The Institute has also charged Wal-Mart with depreciating the concept of organics by sourcing products from industrial “factory farms” and Third World countries (such as China) where there are many questions about “organic” practices, as noted above.
Specifically, the complaints about factory farms relate to the organic milk sold by Wal-Mart. Wal-Mart has partnered with Horizon Organic (owned by Dean Foods, and the country’s largest organic dairy) and Aurora Organic Dairy. (Aurora was started by one of Horizon’s founders and private-labels organic milk-that is, they produce it, but they sell it under the name of the store that buys it from them). Both Horizon and Aurora have come under a cloud of suspicion regarding the way they treat their dairy cattle; Aurora is the subject of two different USDA investigations into their organic practices.
There is another issue here that needs to be discussed, and that’s the topic of Wal-Mart’s prices versus their ethics. There are many consumers who don’t consider the corporation’s ethics, or can dismiss them from their minds when faced with the chain’s low prices, many of which are admittedly bargains compared to similar items in other stores. Others, however, find that it’s more difficult to entirely absolve Wal-Mart from some of their past doings, whether those relate to the treatment of employees, negotiating with suppliers, or misrepresenting the authors of a blog that supposedly documented Wal-Mart workers who were delighted with their jobs.
It’s up to you, dear reader, to make up your mind on this score; no one else can do it for you. I’d suggest reading both Wal-Mart’s website (look into some of the links in fine print) and a site called WalMartWatch.com, to get a little more information.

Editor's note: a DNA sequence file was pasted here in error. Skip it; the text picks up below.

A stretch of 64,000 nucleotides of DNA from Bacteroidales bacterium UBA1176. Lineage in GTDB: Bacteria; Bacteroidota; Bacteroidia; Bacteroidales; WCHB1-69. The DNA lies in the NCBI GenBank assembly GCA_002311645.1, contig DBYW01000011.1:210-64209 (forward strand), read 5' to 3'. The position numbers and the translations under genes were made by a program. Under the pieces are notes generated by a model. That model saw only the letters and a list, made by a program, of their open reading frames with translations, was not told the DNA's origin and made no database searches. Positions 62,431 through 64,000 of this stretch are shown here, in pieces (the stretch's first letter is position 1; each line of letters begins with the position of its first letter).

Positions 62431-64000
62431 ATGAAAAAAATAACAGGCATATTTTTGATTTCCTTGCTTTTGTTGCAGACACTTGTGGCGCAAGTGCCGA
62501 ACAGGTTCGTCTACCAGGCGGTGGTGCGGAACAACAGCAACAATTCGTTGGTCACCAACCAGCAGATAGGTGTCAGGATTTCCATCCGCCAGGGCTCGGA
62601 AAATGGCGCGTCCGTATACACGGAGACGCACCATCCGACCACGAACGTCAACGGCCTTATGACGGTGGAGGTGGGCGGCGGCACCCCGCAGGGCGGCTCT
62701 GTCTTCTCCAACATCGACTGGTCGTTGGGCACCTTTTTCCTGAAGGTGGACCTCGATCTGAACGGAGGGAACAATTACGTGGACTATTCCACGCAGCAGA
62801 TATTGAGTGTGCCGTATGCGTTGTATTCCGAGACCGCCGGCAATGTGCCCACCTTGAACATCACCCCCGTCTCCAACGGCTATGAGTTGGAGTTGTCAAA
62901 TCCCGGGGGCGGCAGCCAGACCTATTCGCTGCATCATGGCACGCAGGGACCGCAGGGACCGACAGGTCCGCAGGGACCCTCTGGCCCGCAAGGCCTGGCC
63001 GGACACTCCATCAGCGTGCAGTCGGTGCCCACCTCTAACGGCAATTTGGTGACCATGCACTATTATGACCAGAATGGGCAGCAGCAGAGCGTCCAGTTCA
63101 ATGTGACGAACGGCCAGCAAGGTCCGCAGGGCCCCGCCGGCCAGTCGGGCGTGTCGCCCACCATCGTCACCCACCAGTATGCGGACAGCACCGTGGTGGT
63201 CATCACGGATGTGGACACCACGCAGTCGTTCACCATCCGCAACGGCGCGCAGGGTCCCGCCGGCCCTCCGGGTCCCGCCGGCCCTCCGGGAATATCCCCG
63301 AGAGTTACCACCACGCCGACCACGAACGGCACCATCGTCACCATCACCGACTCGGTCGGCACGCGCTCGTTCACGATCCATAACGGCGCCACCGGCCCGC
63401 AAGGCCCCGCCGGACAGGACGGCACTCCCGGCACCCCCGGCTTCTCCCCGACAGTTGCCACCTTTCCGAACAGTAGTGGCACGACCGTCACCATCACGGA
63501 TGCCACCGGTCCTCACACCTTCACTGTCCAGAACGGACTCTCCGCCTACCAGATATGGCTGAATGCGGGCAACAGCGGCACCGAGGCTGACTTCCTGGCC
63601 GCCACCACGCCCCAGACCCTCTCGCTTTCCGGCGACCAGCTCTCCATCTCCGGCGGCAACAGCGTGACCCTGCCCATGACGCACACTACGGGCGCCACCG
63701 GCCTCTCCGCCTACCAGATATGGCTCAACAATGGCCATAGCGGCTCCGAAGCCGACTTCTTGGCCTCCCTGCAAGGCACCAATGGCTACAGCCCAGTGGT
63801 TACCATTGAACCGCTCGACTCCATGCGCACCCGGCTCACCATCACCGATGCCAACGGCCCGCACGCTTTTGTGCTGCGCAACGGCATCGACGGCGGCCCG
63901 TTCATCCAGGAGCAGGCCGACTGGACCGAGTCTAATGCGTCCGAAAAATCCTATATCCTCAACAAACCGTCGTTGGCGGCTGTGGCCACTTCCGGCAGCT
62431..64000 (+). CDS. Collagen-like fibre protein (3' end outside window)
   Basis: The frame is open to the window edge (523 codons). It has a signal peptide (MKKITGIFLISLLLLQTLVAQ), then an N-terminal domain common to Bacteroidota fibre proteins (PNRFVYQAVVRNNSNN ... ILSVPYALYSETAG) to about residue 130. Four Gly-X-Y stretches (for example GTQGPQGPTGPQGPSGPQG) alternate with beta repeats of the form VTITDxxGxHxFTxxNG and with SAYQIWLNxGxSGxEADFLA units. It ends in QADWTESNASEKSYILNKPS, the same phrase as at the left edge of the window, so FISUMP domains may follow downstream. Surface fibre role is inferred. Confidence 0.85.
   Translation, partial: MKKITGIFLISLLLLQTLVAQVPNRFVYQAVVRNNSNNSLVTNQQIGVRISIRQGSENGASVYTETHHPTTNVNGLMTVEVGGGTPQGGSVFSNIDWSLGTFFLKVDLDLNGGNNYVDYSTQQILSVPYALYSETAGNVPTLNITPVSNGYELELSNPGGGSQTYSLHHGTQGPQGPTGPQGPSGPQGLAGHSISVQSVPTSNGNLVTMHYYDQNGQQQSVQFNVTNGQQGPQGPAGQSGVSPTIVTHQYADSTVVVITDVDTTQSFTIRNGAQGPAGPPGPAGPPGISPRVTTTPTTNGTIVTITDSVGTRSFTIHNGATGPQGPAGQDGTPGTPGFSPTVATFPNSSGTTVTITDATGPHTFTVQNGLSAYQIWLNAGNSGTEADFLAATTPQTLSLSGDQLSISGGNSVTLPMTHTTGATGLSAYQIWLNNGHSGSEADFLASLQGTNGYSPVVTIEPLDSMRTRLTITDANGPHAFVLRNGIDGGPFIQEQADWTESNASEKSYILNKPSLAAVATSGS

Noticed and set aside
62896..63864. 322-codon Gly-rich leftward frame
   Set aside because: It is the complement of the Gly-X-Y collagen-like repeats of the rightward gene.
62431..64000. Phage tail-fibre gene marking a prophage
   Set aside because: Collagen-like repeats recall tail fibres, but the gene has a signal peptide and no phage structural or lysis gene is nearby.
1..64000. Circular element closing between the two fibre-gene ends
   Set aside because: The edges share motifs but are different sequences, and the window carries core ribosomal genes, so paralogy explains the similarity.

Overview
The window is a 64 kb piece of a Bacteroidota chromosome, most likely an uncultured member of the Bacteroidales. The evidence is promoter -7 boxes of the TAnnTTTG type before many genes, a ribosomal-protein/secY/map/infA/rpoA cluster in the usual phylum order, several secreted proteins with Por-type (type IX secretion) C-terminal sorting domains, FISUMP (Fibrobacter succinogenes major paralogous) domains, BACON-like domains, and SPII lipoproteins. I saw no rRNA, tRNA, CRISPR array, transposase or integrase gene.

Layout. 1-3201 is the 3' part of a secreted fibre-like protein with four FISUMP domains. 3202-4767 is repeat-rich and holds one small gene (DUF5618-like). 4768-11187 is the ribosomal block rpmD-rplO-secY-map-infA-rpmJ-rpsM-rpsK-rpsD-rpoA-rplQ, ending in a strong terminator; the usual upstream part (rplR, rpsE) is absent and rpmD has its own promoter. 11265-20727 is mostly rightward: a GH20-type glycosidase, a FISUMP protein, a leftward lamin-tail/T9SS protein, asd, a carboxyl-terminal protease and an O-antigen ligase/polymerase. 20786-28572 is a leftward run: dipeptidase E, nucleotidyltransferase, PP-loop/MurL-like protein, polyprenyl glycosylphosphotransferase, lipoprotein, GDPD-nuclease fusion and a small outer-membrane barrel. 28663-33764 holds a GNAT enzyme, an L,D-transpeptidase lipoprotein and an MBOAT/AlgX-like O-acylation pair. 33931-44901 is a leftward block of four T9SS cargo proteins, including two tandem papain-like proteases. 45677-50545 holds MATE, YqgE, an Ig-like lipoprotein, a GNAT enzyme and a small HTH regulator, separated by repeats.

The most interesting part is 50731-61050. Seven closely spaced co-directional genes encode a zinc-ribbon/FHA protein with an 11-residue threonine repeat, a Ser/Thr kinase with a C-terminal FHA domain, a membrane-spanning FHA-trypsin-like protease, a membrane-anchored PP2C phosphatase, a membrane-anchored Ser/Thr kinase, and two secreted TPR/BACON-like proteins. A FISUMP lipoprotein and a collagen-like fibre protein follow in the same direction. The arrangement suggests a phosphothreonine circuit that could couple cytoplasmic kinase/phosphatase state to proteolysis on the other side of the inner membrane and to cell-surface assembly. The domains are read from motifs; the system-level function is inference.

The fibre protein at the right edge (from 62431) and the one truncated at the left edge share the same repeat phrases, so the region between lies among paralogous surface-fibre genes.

Whether you swear by them or at them, it’s unlikely that Wal-Mart will disappear anytime soon. One thing is sure: this corporate giant will leave its mark, for good or ill, on organic production and values.
Organic Find Of The Month: Local Harvest
Strictly speaking, not everything offered on the Local Harvest site is organically-produced. (Read a little further: some of it isn’t even local.) I don’t care; I think it’s a great concept anyway. Where else can you find an online resource that will tell you about restaurants in your vicinity mindful of organics and local foods, not to mention those great CSA programs (if you don’t know about CSAs, or Community-Supported Agriculture, you should)? Local Harvest will also find groceries, co-ops, and Farmers’ Markets for you; you need only type in your zip code and click your mouse. You may be surprised at what your area has to offer.
Local Harvest is a good resource for online ordering, too. Yes, I know that defeats the concept of using only products made or grown locally, but I don’t believe consumption solely from local sources is always practical, especially at this time of year when people are looking for gifts. And Local Harvest has some items that would make wonderful gifts. Organic Lemon Balm for tea? Of course! Organic Brandied Cranberries? You bet! Organic Yarrow Infused Oil? No problem.
Be aware that not everything offered through the online store is organically-produced. Some is biodynamic, some is transitional, some is organic, and some is none of the above, but at least it’s easy to tell which is which. Meantime, there’s a great selection in categories ranging from Dairy & Eggs to Chocolate & Desserts to Pet Needs to Wool & Fibers. And you’ll find all kinds of small companies you never knew existed, From Salamander Springs Farm to Black Mesa Ranch to Black Cat Honey. Check out Local Harvest. One caveat: if you’re ordering for the holidays, please do so early! These are small producers, so their supplies may be limited and they’ll need a little time to get their products to you.
Asian blend microgreens from Creekside Farms, a member of Local Harvest.